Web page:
“I’ve got four kids, two boys and two girls and I taught them how to maintain their vehicles,” Mr White said.

“It’s a bit hard for parents to teach their children.I have a mechanic background –some parents wouldn’t know what to teach their kids.”

Mr White said he wanted to see children taught to understand cars and shown that “things can go wrong”.

Wagga driving instructor Glen Gaudron, a former teacher, expressed concerns about the impact of trying to shoehorn even more requirements into an already packed school curriculum.

Mr Gaudron, from the Able Driving School, also questioned who would be teaching the lessons.

“I have to ask who will be doing it,” he said.

“If kids are not being taught properly, it is really easy for them to pick up bad habits.”

Mr Gaudron said he would also be concerned if lessons were offered to students as young as 12, the age of many when they enter Year 7.

“Some are going to be just too young and silly to take the lessons seriously,” he said.

Newcastle District Cricket Association: Three first grade players cop one-match suspensions in space of two rounds

Posted on 12/17/2018

OUT: Hamwicks all-rounder Matt Webber will be sidelined for one match, starting Saturday, because of suspension. University’s Nathan Hudson has the same punishment while Stockton Raymond Terrace bowler Bryan Warren returns after a game away. Picture: Jonathan CarrollNewcastle first XI all-rounders Matt Webber and Nathan Hudson will be sidelined with suspension for round 12while opening bowler Bryan Warren returns after a week off.

The three players copped one-matchpunishments from January fixtures with Webber and Hudson missing for Hamilton-Wickhamand University respectively while Warren’s back for Stockton-Raymond Terrace.

Webber won’t line-up forHamwicks in aseason-defining two-day clash with Belmont at Miller Field starting Saturday. He was sanctioned this week for hitting hisstumps after being dismissedin a 22-run win over Waratah-Mayfield last start.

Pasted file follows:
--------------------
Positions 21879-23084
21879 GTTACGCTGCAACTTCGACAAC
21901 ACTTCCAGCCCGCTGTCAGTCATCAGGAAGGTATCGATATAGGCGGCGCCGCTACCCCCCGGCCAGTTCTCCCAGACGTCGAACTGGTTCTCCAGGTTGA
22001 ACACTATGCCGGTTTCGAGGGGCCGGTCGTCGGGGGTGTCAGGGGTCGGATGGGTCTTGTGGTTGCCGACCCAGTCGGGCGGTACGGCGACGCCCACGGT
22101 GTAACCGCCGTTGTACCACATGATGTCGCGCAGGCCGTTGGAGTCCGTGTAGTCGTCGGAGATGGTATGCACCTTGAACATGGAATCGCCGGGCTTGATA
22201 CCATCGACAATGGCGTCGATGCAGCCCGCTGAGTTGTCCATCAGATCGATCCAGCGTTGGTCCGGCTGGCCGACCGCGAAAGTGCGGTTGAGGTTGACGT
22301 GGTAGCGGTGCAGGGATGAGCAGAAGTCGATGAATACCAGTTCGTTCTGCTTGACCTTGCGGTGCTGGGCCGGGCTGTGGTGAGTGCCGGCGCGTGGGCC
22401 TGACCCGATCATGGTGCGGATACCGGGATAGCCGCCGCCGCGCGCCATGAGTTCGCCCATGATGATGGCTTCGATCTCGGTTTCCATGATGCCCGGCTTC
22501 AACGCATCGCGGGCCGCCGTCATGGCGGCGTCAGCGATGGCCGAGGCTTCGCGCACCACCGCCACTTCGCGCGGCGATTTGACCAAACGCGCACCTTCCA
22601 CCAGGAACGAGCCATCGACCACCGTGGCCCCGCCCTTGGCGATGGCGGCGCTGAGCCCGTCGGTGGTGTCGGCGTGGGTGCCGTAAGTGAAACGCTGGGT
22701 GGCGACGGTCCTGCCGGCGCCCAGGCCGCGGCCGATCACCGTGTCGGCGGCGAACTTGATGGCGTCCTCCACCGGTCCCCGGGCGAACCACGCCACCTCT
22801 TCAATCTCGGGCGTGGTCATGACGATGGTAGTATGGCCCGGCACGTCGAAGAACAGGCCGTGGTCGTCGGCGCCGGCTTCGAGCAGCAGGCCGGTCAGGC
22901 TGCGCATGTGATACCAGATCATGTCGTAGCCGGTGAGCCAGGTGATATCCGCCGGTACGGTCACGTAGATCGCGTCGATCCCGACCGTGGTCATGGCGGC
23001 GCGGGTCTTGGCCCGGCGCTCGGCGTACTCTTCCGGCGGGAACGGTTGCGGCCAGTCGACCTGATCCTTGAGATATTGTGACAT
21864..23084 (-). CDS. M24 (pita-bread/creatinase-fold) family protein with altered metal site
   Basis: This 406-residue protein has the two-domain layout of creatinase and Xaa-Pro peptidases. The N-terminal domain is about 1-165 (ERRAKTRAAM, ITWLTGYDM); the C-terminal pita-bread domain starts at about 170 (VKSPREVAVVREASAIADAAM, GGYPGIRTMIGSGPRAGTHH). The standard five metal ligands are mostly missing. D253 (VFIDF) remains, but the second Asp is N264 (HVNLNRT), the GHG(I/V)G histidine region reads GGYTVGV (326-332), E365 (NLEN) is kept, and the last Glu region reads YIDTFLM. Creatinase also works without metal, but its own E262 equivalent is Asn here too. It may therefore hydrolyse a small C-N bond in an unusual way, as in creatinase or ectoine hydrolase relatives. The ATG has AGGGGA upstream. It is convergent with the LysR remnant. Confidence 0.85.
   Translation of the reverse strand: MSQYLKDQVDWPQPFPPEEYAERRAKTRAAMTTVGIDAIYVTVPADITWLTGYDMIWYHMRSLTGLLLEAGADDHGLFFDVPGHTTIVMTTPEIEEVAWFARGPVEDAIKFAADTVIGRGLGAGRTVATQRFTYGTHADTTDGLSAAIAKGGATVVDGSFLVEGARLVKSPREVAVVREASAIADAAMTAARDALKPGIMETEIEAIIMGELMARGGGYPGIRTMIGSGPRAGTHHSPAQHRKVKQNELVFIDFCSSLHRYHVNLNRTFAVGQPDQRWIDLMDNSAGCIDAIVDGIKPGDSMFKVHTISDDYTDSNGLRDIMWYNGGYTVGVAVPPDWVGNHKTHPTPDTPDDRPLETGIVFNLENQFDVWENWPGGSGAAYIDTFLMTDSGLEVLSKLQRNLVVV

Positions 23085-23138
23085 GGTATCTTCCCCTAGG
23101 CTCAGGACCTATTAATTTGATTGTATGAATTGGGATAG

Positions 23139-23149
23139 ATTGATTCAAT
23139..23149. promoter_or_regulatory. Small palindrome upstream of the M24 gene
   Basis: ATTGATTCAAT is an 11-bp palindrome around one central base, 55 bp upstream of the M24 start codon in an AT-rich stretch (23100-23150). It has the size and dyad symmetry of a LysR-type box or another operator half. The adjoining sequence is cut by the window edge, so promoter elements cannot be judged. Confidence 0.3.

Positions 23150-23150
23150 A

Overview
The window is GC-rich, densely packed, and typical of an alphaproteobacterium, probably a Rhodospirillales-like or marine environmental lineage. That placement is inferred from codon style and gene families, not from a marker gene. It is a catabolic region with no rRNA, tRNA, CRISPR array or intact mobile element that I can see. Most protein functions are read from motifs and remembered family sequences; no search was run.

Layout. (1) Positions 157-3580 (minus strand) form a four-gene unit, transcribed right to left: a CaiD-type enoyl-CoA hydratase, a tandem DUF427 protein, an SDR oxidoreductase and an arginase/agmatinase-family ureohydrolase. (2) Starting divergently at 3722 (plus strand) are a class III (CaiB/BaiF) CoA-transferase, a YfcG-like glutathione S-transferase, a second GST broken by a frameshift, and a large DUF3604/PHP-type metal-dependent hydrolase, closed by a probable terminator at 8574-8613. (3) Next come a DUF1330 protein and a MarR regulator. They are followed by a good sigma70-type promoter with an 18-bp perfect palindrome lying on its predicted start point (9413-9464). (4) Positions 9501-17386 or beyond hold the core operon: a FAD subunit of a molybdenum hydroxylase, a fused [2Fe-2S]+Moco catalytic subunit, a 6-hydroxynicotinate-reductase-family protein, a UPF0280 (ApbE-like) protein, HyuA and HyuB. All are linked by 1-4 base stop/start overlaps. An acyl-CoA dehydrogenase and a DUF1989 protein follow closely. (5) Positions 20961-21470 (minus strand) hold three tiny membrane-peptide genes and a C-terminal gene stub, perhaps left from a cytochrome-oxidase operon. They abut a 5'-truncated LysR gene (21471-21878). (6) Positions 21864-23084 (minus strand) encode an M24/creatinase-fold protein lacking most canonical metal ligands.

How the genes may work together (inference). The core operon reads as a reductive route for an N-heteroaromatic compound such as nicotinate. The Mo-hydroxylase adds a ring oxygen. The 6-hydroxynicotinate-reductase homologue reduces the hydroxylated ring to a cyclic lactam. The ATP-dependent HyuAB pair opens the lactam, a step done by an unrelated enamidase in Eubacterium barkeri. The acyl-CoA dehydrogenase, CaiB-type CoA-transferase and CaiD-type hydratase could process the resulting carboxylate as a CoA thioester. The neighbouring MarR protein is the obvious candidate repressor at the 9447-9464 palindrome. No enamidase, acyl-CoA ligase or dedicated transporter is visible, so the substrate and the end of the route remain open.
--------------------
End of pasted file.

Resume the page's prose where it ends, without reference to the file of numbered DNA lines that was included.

Hudson’s out against former club Toronto at University Ovalafter also beingreprimanded midweek for talking back with umpires in a vital three-wicket victory over frontrunners Merewether.

And Warren has been named for Stockton against Newcastle City at Lynn Oval from Saturday after being a notable absentee froma 59-run defeat by Toronto. If followsa send off delivered a game earlier versus Cardiff-Boolaroo.

They are the first suspensionshanded down in thetop grade for 2017-2018.

Compounding the loss of Webber for Hamwicks,injured paceman Andrew Maher (back) is alsounavailable for the upcoming encounter.

However, the defending champions welcome back skipper Josh Trappel, who was away for round 11, and he knows the importance of claiming competition points with only one separating third to fifth.

“It’s a big game for us, we need to win it,” Trappel said.

Trappel did not want to comment on the first suspension of Webber’s career.

Elsewhere and the minor premiership will be up for grabs between Wests and Merewether at Harker Oval, Charlestown regain the services of Sri Lankan first-class importSaliya Salan against Waratah at Kahibah Oval while Cardiff-Boolaroo are aiming for back-to-back triumphs when they travel to meet Wallsend.

Meanwhile,former n under-17 representative Greg Hunt returns to Belmont from Sydney for rounds two and three of theNCC Summer Bash on Sunday.The Whips host the Black Roses (Cardiff), minus marqueeNick Watkins,and Sabres (City) at Miller Field.

OPEN: Greg Hunt returns to Belmont from Sydney for Sunday’s T20 fixtures. Picture: Max Mason-Hubers